Dicky Eklund and Christian Bale from David O. Russell's The Fighter
Credit: Lester Cohen/WireImage

Dicky Eklund, the former boxing champ Christian Bale portrays with twitchy, true-life vigor in 'The Fighter,' is pacing his doctor's office in his hometown of Lowell, Massachusetts. It's been nine days since his last drink, 10 since his mother nearly died, and three weeks since the movie about his life – and that of his half brother, the boxer Micky Ward – arrived on movie screens across America. Even if he is sometimes embarrassed by the close-up of his messy life, this is his moment. And despite the searing pain in his back, he's determined to make the most of it.

Wherever he goes around Lowell, strangers tell him – usually with a mixture of awe and apprehension – that they loved every fucked-up minute of the movie version of his life. But right now, Dicky needs something a little stronger than adulation.

"The thing with the pain medicine I'm taking," he tells his nurse-practitioner calmly, "is that it's going to be gone so quickly. I take two and I wait six hours, but I suffer. And so next time I take more and now I'm taking four at a time and it works."

The 53-year-old suffers from herniated disks in his lumbar spine that impinge on his nerves. Surgery will lessen the pain, but that would also put him out of commission. And right now, Dicky Eklund can't be out of commission. "I gotta fight Danny Bonaduce," he pleads to the nurse. "I gotta go on a college speaking tour."

Since The Fighter's debut, Dicky has been offering training sessions through his website at $150 a pop, getting ready to sell custom T-shirts online, and lining up exhibition stunts, like going a few rounds with the former child-star train wreck at a Philadelphia community center, which he's hoping will net him $1,500. He'd rather not do any of it in the shape he's in.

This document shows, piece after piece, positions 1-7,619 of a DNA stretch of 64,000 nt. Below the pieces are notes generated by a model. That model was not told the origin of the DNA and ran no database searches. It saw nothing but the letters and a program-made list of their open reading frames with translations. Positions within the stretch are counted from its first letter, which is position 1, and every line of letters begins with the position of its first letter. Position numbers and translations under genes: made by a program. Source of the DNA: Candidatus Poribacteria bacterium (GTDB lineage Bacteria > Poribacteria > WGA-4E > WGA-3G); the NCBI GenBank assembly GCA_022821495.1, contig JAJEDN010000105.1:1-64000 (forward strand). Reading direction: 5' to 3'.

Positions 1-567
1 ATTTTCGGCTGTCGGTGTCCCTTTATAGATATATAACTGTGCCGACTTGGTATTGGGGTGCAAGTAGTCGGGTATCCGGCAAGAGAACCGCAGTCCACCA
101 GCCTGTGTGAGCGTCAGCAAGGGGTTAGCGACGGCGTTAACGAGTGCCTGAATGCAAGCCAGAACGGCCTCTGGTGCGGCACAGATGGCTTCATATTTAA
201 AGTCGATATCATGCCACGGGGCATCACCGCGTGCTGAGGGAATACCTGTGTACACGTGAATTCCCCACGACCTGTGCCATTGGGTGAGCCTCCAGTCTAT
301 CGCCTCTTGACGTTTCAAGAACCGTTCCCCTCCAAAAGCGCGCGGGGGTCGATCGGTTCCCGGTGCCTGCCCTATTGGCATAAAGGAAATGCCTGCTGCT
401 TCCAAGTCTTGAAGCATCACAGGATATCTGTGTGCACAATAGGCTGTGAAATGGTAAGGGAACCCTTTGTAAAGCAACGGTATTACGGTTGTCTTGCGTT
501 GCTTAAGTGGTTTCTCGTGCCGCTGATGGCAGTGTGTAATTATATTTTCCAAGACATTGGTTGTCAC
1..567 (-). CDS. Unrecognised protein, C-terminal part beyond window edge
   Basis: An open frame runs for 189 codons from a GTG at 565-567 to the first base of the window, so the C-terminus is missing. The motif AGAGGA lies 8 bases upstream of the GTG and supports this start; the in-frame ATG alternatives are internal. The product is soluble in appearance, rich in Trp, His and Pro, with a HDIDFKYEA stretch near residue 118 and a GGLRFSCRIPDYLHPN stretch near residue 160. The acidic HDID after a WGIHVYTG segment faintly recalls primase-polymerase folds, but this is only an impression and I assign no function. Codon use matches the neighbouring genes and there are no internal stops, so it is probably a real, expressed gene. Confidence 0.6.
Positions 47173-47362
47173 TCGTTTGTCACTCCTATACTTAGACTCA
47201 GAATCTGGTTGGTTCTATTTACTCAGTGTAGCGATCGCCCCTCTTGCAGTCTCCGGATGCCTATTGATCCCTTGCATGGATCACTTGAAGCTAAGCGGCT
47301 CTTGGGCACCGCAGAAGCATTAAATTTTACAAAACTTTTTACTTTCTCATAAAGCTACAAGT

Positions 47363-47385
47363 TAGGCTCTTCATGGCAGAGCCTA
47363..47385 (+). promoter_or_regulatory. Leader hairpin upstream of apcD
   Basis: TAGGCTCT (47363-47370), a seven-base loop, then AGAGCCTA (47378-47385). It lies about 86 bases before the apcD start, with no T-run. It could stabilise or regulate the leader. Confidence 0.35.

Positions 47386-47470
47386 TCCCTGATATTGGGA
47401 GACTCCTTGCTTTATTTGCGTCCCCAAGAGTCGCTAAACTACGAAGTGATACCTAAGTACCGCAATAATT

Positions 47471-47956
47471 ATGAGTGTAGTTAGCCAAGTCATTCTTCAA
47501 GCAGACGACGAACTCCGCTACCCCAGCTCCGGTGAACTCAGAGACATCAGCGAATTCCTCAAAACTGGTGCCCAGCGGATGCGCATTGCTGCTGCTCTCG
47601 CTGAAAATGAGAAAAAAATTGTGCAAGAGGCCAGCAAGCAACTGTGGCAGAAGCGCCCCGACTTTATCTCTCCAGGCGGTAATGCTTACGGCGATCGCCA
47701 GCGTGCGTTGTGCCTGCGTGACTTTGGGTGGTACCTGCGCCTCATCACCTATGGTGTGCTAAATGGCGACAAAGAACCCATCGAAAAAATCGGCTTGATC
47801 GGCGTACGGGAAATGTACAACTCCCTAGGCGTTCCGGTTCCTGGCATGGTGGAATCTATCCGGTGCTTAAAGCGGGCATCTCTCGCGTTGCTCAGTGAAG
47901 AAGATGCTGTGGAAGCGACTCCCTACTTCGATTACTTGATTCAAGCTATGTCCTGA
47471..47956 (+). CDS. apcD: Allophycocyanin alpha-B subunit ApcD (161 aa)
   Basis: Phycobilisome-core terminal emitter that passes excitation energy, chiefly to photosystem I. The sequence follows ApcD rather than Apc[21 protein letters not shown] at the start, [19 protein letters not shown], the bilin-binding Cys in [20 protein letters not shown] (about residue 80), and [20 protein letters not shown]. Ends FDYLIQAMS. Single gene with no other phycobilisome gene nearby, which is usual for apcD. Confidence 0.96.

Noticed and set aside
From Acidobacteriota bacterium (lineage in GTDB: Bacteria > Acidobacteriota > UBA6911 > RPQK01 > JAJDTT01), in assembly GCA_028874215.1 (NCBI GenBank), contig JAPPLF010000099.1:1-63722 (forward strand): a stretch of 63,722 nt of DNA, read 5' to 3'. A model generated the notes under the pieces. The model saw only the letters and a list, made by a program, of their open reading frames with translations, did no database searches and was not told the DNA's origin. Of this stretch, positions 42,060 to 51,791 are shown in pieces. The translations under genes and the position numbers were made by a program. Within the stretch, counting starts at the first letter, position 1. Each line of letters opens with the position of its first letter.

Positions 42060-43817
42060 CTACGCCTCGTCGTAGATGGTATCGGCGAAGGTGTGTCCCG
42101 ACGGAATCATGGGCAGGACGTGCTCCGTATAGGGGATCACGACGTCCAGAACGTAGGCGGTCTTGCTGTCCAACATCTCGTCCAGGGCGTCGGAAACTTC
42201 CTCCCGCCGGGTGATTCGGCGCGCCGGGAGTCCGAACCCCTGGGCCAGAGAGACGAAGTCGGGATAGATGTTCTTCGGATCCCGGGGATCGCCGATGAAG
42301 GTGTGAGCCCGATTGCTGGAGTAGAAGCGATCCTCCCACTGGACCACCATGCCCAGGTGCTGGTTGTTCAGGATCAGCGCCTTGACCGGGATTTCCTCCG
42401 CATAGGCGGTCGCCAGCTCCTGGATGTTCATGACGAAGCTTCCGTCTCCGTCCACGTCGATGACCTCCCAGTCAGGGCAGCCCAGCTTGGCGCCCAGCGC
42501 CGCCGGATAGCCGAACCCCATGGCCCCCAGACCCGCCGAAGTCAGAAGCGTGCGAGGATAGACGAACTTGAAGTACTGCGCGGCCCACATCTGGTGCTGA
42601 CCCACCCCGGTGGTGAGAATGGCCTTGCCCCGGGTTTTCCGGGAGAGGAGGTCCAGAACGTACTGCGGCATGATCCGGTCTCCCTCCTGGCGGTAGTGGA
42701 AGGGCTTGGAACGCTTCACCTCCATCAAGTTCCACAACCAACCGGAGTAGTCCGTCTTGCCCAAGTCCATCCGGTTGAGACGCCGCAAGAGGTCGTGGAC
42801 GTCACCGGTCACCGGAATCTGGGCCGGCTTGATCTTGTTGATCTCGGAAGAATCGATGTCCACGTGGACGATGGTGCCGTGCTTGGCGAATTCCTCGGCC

"It's like shooting lightning bolts," he tells Stacey Gallagher, his nurse-practitioner, a green-eyed beauty Dicky calls his "girlfriend." He mentions to her that another doctor gave him a larger dosage of the oxycodone than Gallagher had prescribed. "I was crying like a baby and then – whoosh," he says. "Wow, what a miracle." He is careful to note what his recent efforts at pain relief have not included: crack, which he has smoked off and on for years. Woven into Dicky's claim is the threat that if nurse Gallagher doesn't bend, he may have no choice but to resort to that. "I don't even drink," he says. "But I'll get low one day and back to the old way and then I'll be dead." He says he'll do anything to lessen his back pain. "I'd drink Drano just to make the pain go away," he says, bobbing on his feet as if standing on hot coals.

Gallagher cautions Dicky not to put off the operation any longer, but he won't budge. "I can't do the surgery right now," Dicky tells her. "Christian [Bale] and Micky say if I get it done now and then come back in six months, everybody forgets about you." He has a better idea – upping his single-dosage pills from 15 milligrams to 30. "There's a 30 milligram pill," Dicky offers hopefully. "I could take a few of those..."

"Sorry," Gallagher says flatly. "I can't do that."

"They go up to 80 milligrams," he says, whining.

Dicky, as anyone who has sat through 'The Fighter''s grim crack-house scenes knows, has a well-documented penchant for narcotics. One doctor described him in his medical record as a "pill seeker," a charge Dicky denies.

"I'm afraid we're going to get to the point where you're not going to be able to come off of these easily," the nurse warns him. "I wanted to discuss you going on a methadone program." Dicky cuts her short, his tone turning fevered as the promise of stronger pills slips away. "I can't be seen going into a methadone clinic," he says. "That's out of the question. I can just see the headlines. People will be snapping my photo as I go in there." He tries one last angle, the best card in the Dicky Eklund arsenal of feints and jabs. He slides an arm around Gallagher's waist, pulls her close, and lays his head on her shoulder. "We'll spend Valentine's Day together," he promises. "You can get rid of that boyfriend." His arm lingers. "You're too much, Dicky," she says. "You're killing me."